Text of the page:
Generally speaking, things do go quite smoothly. This week, we had a few "misplaced" cards and some that just didn't work. It is discouraging when a missionary calls and says that the ATM took their card but gave them no money. A quick check of their account by Elder Pace will show that there was a transaction with funds deducted from the account, but no money was dispensed. This has happened about 10 times since we have been in Ghana. The bank in the US has to repair those problems.
Another missionary card transaction reacted erratically with a request for funds. The record showed that it completed a withdrawal, but then, immediately reversed the withdrawal, then completed another withdrawal only to reverse it again. Sometimes we can correct this by sending them to another ATM. Other times we have to have the bank in the US help us.
You might be interested to know that one of Elder Pace's responsibilities is to request the money missionaries receive each month. Of course, these are funds that are donated by the missionary's parents and members of the Church throughout the world. The amount the missionaries receive is 400 cedis. This is the equivalent of 100 US for a month. Although this isn't a lot of money, and they still have to manage well, the missionaries do ok on this amount.
This is Ghanaian currency. The largest bill is the 50. (about $12 US) Quite colorful!
Our mission facility manager, Gilbert Oppong, is the proud father of Mildred. On the left is a picture of Mildred taken May 2016 and one taken this week, May 2017. This time she was running everywhere in the mission office!
We noticed this sign during our morning exercise. Notice how clinic is spelled.
Sometimes during our morning exercise, Elder Pace sees Stephen, a guard at a local bank. During this encounter, Stephen had worked during the night shift and so had already changed out of his uniform.
On Thursday we had our monthly Missionary Leadership Council meeting with Zone Leaders, who help oversee about 14-34 missionaries in their Zone Area. The Heids greeted each one of the missionaries. This is Elder Sebeliba, our new office elder, from Swaziland. He has a college degree in agricultural development and has only been a church member a few years. He has been a wonderful addition to our office with his excellent English and organization skills.
At MLC Sister Heid talked about being Christlike and having "heart". Sometimes we put walls around ourselves and others, and don't take the opportunity to change for the better. She shared a story from her teaching career. One of her colleagues was teaching an AP class. One young man always sat in the back with a sweatshirt over his head, even though it was not cold in the classroom. He usually ate lunch by himself in the library. During an individual senior project presentation, he showed the class his deformed hand, which he had hidden under his sweatshirt every day. He said he chose to be alone because many years ago he showed a "friend" his hand and immediately he was teased on the school playground. So, he decided to be a loner.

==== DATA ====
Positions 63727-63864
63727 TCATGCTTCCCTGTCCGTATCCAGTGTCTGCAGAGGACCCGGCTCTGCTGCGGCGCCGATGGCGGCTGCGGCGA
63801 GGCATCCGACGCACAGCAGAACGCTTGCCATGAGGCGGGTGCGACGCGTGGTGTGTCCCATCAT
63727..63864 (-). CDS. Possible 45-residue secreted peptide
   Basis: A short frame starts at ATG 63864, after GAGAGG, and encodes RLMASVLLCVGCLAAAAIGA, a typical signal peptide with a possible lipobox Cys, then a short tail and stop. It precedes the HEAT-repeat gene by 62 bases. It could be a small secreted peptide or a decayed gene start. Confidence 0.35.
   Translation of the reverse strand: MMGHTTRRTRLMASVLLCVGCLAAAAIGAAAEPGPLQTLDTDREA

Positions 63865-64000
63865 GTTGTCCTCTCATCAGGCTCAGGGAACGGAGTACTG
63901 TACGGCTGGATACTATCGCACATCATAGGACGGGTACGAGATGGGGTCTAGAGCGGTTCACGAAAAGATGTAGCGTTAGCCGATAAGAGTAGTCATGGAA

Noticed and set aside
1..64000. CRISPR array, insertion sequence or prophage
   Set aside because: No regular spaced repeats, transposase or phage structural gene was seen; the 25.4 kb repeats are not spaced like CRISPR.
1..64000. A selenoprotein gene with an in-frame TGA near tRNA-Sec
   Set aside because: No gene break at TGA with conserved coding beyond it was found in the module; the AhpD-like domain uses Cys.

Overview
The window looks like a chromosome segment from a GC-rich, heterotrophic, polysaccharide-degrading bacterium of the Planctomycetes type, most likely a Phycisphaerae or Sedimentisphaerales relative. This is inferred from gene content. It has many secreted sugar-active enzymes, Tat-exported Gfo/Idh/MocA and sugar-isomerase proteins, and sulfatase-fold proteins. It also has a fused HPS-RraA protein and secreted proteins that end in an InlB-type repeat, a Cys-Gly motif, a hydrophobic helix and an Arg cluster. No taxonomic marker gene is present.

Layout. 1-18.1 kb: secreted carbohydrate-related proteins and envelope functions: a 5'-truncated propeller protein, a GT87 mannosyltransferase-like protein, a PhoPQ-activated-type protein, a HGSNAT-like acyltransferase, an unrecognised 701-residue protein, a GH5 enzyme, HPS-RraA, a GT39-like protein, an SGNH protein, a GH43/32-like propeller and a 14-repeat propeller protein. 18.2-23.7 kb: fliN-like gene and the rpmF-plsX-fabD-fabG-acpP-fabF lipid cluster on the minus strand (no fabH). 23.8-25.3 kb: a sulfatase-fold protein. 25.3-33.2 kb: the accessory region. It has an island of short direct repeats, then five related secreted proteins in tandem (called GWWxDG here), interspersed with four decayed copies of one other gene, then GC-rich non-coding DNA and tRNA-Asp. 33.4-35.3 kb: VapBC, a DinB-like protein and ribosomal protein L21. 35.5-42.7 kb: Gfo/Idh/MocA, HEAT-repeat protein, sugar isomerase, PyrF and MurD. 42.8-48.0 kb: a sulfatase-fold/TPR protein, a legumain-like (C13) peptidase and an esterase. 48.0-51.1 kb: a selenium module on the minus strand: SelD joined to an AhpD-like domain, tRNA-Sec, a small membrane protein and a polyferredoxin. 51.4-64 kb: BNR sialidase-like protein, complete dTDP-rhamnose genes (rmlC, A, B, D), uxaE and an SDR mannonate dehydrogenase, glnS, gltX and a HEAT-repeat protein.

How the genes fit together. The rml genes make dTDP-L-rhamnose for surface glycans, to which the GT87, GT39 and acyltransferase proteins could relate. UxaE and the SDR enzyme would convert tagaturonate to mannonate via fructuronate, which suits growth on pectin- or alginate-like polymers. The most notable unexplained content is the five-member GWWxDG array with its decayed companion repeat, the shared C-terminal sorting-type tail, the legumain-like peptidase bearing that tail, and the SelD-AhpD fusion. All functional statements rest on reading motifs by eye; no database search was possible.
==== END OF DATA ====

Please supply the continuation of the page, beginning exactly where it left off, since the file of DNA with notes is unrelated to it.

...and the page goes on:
After his comments, a girl announced to the class that she would eat lunch with him that day. Soon, the entire class invited him to have lunch. Not only was the young man willing to open this heart, but also class members were willing to include him in their social circle. Sister Heid encouraged the missionaries to look for opportunities to have "heart".
Our mission nurse, Sister Jones, shared a video about how germs spread. She is always reminding missionaries to wash their hands thoroughly. It is entertaining and makes a point!
Elders getting ready to be attentive for MLC.
The missionaries always have a good time socializing after MLC and having pizza!
This week we lost electricity for several hours....thank goodness for the generator. We also lost city water....thank goodness for our poly tank. Then the cylinder on our water filter broke and water started leaking under the sink. And, we had no replacement cylinders. Thank goodness for "plumbers"; Elder Pace and neighbor, Elder Jones. They reconnected hoses and set us up with a new filter system that does not require the plastic cylinders. Now there is better hot water pressure too!
On the way to church this morning, we were driving the "Beach Rd" and saw this sight. All sorts of chairs were piled on this truck.
During church we had a severe wind and rain storm. Water came in underneath the church door and we also lost electricity. (Fortunately, the rain cooled the air and it was not too uncomfortable without ceiling fans in the building.) On the way home, we saw several large puddles and scattered debris. There was a large billboard and pole that came down on one side of the road and traffic had to be forced onto the shoulder to pass. We were not quick enough with the camera to get a picture. One benefit of the storm was that there was less traffic!!
This is what the billboard frames look like. Likely they have all been stripped at one time due to storms.
This coming week we have two Missionary Zone meetings in the bush. Depending on our time and work schedule, we may attend. Thursday we head to the Cape Coast area of Ghana for a short getaway out of our mission. Stay tuned for more pictures. We hope to visit a slave castle, a national park and a beach resort.
Here is a very interesting story about a missionary that served in the Ghana Accra Mission with President and Sister Heid. We had heard about this inspiring story and thought you might enjoy the link.